Certain added features are created from the date/ time factor, which consists of dNumber of seconds each day from midnight(NSM), weekend or week day status, and day of the week. Fig. 1 displays the energy consumption profile over the interval, and displays elevated variability.

For five consecutive weeks, an hourly heat map is produced to identify any time trends, and shown in Fig. 2. This shows that the steel industry's energy consumption trend has a powerful time component. During the weekend, energy usage is lower than at the other days. Energy usage continues to grow from 8 a.m. Then holds it up until 8 p.m.

Fig. 1.

Steel Industry Energy Consumption Measurement for 1 Year
1.png

Fig. 2.

First Five Weeks Hourly Steel Industry Energy Consumption Heat-map
2.png

4. Evaluation Indices

The performance of the regression model is evaluated using different assessment parameters. Root Mean Squared Error (RMSE), Mean Absolute Error (MAE) and Mean Absolute Percentage Error (MAPE) are the performance measurement indices used here. Root mean squared error (RMSE) is the standard deviation of the sample between the observed value and the predicted one. Using these metrics, large errors can be identified and variability of the model response can be assessed with respect to variance. RMSE is a scale-dependent calculation which results in the same unit measurement values. RMSE is determined using Equation (1).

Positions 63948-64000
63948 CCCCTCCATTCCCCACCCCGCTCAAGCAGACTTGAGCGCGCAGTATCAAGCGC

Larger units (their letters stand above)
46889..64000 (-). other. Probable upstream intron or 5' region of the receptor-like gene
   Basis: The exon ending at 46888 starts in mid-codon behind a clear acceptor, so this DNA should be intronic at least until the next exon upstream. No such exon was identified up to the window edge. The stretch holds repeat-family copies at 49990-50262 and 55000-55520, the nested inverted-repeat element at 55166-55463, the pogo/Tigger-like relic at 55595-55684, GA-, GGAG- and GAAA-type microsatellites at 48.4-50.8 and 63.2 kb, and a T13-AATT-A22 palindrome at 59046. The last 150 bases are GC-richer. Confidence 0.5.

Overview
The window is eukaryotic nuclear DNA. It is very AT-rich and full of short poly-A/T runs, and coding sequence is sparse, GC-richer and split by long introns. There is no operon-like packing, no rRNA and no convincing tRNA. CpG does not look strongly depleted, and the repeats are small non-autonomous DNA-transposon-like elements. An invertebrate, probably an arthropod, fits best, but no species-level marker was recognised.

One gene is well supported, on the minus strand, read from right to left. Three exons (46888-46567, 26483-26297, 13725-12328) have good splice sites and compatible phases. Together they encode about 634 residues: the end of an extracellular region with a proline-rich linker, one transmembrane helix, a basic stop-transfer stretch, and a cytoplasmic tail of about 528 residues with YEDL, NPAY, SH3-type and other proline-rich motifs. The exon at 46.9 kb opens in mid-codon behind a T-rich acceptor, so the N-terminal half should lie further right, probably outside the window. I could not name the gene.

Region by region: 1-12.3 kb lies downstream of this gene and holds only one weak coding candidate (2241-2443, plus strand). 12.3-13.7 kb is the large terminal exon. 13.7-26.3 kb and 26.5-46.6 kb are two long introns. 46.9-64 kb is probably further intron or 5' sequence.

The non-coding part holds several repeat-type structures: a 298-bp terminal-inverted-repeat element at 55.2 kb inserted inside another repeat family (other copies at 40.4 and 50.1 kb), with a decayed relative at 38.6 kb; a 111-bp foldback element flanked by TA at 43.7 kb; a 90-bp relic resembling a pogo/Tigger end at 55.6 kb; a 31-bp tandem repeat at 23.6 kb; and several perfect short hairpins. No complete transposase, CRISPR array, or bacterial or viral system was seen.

(1)
[TeX:] $$R M S E=\sqrt{\frac{\sum_{i=1}^{n}\left(Y_{i}-\hat{Y}_{i}\right)^{2}}{n}}$$

Mean absolute error (MAE) is used to evaluate the acuteness of the prediction. MAE is a scale-dependent metric which effectively represents prediction error by minimizing the offset between positive and negative errors. We can calculate MAE using the equation below.

(2)
[TeX:] $$M A E=\frac{\sum_{i=1}^{n}\left[Y_{i}-\hat{Y}_{i}\right]}{n}$$

The mean absolute percentage error (MAPE) is the mean or average of forecast errors in the absolute percentage. Error is defined as the actual or observed value without the forecast value. Percentage errors are summed up irrespective of signing for MAPE estimation. Since it gives an error in terms of percentages, this measure is fairly easy to grasp Furthermore, since absolute percentage errors are used, the issue of equally cancelling positive and negative errors is prevented. MAPE, therefore, has a managerial appeal and is a measure that is generally used in forecasting. If MAPE is smaller, it indicates a better forecast.